Every organization has a unique culture, but it can be easier to stick to an increased agility resolution when you have support from those who have been there and done that. The value of external support comes from the breadth and depth of experience to know which patterns of behavior or practice are likely to lead to success and which won’t.

Adapting the quote from Dr. Lynn Bufka “Remember, it is not the extent of the change that matters, but rather the act of recognizing that lifestyle behavior change is important and working toward it, one step at a time.

 

Categories: Agile, Facilitating Organization Change | Tags: , , | Leave a comment

Improving organizational culture through retrospective recognition

After observing the frenzied shoppers competing with one another at Black Friday sales this week, one might be forgiven for forgetting that Thanksgiving was originally about expressing gratitude.

The Scrum Guide doesn’t specifically identify expressions of appreciation as a key ingredient of sprint retrospectives, but it does list activities which can incorporate appreciation such as the inspection of team member interactions and the role of the Scrum Master in encouraging the team to not only be more effective but to also have a more enjoyable time in the next sprint.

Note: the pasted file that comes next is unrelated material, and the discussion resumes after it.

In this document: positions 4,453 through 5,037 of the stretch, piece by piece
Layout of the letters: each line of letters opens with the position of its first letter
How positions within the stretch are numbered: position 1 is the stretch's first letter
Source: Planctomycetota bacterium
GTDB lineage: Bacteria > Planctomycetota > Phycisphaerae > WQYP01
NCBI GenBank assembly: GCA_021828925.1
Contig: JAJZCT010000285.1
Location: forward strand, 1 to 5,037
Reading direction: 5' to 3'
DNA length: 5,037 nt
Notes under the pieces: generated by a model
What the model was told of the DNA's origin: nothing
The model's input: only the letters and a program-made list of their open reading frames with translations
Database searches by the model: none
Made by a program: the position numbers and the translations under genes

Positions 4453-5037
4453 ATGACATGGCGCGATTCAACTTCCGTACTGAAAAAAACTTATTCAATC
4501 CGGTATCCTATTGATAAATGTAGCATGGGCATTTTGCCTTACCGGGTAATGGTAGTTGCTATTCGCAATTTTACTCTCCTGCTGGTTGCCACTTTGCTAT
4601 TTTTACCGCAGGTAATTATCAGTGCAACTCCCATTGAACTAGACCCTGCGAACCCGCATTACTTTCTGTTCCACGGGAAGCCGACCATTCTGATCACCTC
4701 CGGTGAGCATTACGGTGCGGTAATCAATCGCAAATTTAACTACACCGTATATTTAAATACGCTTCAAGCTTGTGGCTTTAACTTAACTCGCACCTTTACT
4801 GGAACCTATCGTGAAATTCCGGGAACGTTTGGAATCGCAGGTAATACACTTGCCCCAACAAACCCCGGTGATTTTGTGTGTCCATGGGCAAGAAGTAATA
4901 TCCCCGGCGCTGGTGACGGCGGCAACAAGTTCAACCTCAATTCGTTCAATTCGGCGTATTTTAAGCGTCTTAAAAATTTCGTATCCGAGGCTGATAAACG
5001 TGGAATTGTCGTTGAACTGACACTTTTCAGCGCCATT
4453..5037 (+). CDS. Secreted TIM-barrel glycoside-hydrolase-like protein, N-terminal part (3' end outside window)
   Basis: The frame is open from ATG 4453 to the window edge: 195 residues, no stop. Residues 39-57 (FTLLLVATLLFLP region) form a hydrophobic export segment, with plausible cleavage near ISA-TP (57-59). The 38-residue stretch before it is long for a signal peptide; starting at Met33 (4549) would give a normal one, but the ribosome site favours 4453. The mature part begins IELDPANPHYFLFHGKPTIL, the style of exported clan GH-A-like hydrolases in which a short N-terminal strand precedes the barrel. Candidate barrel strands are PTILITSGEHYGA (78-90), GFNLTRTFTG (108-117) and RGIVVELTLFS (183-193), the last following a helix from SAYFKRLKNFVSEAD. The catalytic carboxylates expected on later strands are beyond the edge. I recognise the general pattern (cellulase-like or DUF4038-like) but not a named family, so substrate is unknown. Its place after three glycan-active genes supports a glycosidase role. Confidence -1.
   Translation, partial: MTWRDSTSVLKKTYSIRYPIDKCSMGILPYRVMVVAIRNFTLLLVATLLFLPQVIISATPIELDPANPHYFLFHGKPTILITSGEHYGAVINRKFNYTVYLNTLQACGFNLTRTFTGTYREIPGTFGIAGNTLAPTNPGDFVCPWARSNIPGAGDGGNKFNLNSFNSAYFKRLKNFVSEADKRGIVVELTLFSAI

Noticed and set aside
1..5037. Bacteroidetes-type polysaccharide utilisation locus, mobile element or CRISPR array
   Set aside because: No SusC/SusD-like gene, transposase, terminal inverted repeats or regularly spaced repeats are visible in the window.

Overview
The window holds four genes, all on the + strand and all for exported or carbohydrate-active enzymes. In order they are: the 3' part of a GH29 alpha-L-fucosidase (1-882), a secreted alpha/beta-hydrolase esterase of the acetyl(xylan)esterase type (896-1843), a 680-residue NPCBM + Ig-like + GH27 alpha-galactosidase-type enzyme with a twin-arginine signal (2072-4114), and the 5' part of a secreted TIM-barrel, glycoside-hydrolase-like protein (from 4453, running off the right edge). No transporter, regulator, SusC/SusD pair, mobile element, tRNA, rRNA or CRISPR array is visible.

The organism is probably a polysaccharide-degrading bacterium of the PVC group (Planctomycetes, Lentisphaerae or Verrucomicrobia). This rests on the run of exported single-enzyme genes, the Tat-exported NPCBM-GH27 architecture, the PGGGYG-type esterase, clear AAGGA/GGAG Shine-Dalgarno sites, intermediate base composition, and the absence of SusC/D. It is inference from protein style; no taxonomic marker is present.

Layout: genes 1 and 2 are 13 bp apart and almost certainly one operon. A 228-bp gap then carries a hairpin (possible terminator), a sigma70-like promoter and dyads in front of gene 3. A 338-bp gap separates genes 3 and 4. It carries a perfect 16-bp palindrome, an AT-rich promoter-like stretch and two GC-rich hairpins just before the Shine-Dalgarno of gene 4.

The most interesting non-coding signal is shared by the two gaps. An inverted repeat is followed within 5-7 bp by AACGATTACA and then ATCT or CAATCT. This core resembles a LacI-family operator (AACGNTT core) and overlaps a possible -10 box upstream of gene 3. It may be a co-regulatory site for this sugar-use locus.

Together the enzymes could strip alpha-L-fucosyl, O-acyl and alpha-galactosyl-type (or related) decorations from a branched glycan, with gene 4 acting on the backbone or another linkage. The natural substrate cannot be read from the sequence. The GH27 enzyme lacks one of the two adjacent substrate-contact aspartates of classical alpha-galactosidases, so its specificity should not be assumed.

Retrospective facilitators often encourage participants to identify what went well or what they liked. This provides a good opportunity for team members to appreciate the efforts of others during the past sprint in a genuine, heartfelt manner.

Similar to identifying opportunities for improvement, team members should not only recognize big accomplishments but also small ones which can add up over time. We are quick to recognize a team member who dropped what they were doing to help us out for a couple of hours on a really tricky issue, but how about that team member who took us out for a coffee because they happened to notice that we seemed to be particularly stressed on a given day?

Just as with providing constructive feedback, we shouldn’t wait for an upcoming retrospective to recognize one another, but this ceremony provides a good opportunity to provide belated thanks to those whose efforts made a difference over the past sprint. A Scrum Master might introduce this practice in one retrospective using chocolates or some other small gift to be given by team members to those whom they wish to recognize. In subsequent retrospectives, the team can identify novel ways to do this to keep the practice fresh.

A recent Washington Post article described how kindness can be contagious.

Anyone who has participated in or initiated a “pay it forward” chain would likely agree with the article’s author. When someone verbally appreciates what we do, we feel an urge to do likewise. Expressing positive sentiments to one another on a regular basis might incrementally improve culture within our teams, our departments and eventually our overall organization.

 

 

 

Categories: Agile, Facilitating Organization Change | Tags: , , | Leave a comment